Those Florentine Opera “Elmer Gantry” Grammy Awards
Bill Florescu’s daring strategy for the Florentine Opera got a big boost at the recent Grammy Awards.
The Florentine put on the second run of the Gantry, by composer Robert Aldridge and librettist Herschel Garfein, in March of 2010. The Nashville Opera premiered the piece, developed over 18 years of creation and workshops and false starts at production, in November of 2007.
Florescu, the Florentine’s general director, committed to the recording project and found much of the funding for it. He didn’t have to do that, but he wants to advance the art and put the Milwaukee company on the map.
“The Grammies give me some ammunition,” Florescu said, over coffee at the Humboldt Alterra, a block from the Florentine’s Riverwest production center. “It’s pretty significant validation. It helps us to create a brand. People are starting to think of us they way they think of theater companies. They come to see what we’ll do this time.”
As opposed to coming for another familiar opera staged in a familiar way, which had been the Florentine way through most of its long life.
Florescu explained that many factors aligned to win the awards and, before that, to get the recording made.
“Sound Mirror, the Boston recording engineering firm, is the gold standard in the business,” he said. “It happens that Sound Mirror records all the Milwaukee Symphony concerts. So they’re in Uihlein Hall all the time. They assembled the master tape from the two live performances in Uihlein Hall. The recording quality is unbelievable. Robert Aldridge has a relationship with Naxos, now the biggest classical record company in the world.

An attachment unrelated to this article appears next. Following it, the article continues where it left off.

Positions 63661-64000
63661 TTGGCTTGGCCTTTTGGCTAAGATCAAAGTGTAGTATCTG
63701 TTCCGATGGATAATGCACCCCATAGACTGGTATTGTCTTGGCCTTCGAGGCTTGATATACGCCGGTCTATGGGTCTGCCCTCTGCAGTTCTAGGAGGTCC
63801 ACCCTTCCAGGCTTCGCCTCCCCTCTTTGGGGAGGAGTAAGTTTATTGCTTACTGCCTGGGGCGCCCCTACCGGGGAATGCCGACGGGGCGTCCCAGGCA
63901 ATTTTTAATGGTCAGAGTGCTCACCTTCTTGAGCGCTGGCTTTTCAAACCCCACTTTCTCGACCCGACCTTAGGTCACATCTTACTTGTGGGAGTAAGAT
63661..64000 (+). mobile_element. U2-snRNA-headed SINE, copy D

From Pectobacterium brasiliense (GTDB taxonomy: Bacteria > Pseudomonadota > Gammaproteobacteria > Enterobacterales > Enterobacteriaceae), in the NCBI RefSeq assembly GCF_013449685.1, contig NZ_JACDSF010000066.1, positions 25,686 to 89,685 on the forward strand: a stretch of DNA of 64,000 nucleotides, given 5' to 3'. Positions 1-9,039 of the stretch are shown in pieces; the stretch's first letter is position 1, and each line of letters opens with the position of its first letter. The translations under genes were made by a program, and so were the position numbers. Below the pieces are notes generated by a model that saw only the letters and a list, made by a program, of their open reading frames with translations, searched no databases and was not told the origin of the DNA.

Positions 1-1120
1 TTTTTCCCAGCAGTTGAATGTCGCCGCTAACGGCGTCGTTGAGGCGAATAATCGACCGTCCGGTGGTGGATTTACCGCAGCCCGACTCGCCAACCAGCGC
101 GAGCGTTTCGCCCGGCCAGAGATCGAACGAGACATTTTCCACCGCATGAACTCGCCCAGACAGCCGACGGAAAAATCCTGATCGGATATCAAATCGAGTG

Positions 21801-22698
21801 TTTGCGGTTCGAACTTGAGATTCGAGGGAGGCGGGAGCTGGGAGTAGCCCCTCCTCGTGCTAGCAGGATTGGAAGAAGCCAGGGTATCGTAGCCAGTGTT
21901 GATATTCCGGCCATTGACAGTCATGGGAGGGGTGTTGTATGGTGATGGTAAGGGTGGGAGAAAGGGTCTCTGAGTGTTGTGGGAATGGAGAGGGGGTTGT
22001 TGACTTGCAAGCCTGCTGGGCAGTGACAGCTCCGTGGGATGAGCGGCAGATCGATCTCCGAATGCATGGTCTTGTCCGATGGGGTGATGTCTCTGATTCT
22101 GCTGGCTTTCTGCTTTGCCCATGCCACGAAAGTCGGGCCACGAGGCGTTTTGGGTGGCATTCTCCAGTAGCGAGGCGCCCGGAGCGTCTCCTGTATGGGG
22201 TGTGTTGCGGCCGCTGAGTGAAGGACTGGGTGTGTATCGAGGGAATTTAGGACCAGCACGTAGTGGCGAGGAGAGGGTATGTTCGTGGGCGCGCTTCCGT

“The opera premiered in Nashville, where the music industry and the Grammies are huge. The recording got great reviews in Opera News and in Gramophone. A lot of buzz surrounded it.”
Any member of The Recording Academy can nominate any disc. Sound Mirror’s reputation, the Naxos connection, the good press and the Nashville origins made a nomination likely. Elmer Gantry got three, including Producer of the Year in addition to the two it eventually won. Florescu said he did no lobbying or publicity to promote the disc among Academy voters.
“I was ready to die and be buried just when we got the nominations,” Florescu said. “And when we won, I was so happy for Bob and Herschel, that such a long journey could end on such a pinnacle.”
Florescu, Aldridge, Garfein and long-time board members and donors Don and Donna Baumgartner made the trip to the Staples Center in Los Angeles for the awards on Feb. 12. They did not know if they’d won until the public announcement; the experience was suspenseful and fun for all of them.
The awards the Florentine won, along with 66 others, were handed out in ceremonies starting at 1 p.m. The splashy show we know from TV, which involves 10 awards, began at 5 p.m. Pacific time. The Florentine party got to attend both.
“We walked the red carpet for our awards, but no paparazzi,” Florescu joked.
“People from all these different genres were put together, from opera to rap. Everyone was very generous and respectful to everyone else. The night event is more for the public, and during the day it’s more for musicians. Joyce DiDonato [winner of the classical vocal solo Grammy] sang an aria from [Rossini’s] La Cenerentola, and I wondered how opera would go over. The audience went absolutely nuts.”
In their speeches, Aldridge and Garfein gave special thanks to Nashville, Milwaukee and their companies for taking a chance on their opera.
“Nobody batted an eye that this kind of work should come from the middle of the country, and that it’s wasn’t the Chicago Lyric,” Florescu said. “I’ve been squawking about what we can do creatively as regional companies and that we should get some national recognition. Now it’s been confirmed by someone else.”